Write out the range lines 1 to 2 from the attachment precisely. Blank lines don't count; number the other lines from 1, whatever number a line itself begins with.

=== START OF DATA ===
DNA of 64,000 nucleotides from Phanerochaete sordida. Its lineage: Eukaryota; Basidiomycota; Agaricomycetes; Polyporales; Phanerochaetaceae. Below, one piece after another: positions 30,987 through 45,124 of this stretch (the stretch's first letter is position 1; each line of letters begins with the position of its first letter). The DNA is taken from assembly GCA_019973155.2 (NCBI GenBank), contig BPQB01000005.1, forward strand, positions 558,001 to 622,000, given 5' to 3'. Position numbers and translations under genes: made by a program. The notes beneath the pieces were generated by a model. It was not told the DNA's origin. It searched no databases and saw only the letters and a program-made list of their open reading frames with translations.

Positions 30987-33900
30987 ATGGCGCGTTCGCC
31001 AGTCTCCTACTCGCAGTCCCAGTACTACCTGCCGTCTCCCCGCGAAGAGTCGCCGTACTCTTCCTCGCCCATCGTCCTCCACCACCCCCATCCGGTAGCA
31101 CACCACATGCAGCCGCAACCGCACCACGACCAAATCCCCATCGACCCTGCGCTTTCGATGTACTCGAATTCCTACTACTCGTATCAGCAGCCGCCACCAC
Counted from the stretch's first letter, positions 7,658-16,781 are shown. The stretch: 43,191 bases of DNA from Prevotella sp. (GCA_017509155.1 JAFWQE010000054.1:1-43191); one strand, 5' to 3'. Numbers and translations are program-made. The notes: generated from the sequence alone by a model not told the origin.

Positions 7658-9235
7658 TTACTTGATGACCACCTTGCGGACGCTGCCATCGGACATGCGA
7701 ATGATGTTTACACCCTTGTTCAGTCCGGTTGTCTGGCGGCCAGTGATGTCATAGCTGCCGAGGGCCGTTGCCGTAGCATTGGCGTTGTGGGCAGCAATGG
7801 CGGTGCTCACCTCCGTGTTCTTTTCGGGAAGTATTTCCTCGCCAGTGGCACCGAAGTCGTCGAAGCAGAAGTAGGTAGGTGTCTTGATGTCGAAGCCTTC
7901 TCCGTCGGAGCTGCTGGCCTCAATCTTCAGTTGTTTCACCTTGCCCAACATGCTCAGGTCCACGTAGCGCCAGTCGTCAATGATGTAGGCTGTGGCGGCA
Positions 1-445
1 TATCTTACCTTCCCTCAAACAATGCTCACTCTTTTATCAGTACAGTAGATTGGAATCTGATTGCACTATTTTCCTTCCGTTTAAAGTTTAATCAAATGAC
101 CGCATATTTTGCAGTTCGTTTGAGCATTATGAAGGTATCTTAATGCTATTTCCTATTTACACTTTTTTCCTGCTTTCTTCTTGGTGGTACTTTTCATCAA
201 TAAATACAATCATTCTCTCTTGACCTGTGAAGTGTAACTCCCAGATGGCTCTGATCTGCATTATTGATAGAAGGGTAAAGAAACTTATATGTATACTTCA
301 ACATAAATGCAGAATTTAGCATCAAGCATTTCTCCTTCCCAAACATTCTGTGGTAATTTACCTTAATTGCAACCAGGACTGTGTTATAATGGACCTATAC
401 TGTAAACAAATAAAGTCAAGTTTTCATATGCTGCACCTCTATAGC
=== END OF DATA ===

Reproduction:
DNA of 64,000 nucleotides from Phanerochaete sordida. Its lineage: Eukaryota; Basidiomycota; Agaricomycetes; Polyporales; Phanerochaetaceae. Below, one piece after another: positions 30,987 through 45,124 of this stretch (the stretch's first letter is position 1; each line of letters begins with the position of its first letter). The DNA is taken from assembly GCA_019973155.2 (NCBI GenBank), contig BPQB01000005.1, forward strand, positions 558,001 to 622,000, given 5' to 3'. Position numbers and translations under genes: made by a program. The notes beneath the pieces were generated by a model. It was not told the DNA's origin. It searched no databases and saw only the letters and a program-made list of their open reading frames with translations.

Positions 30987-33900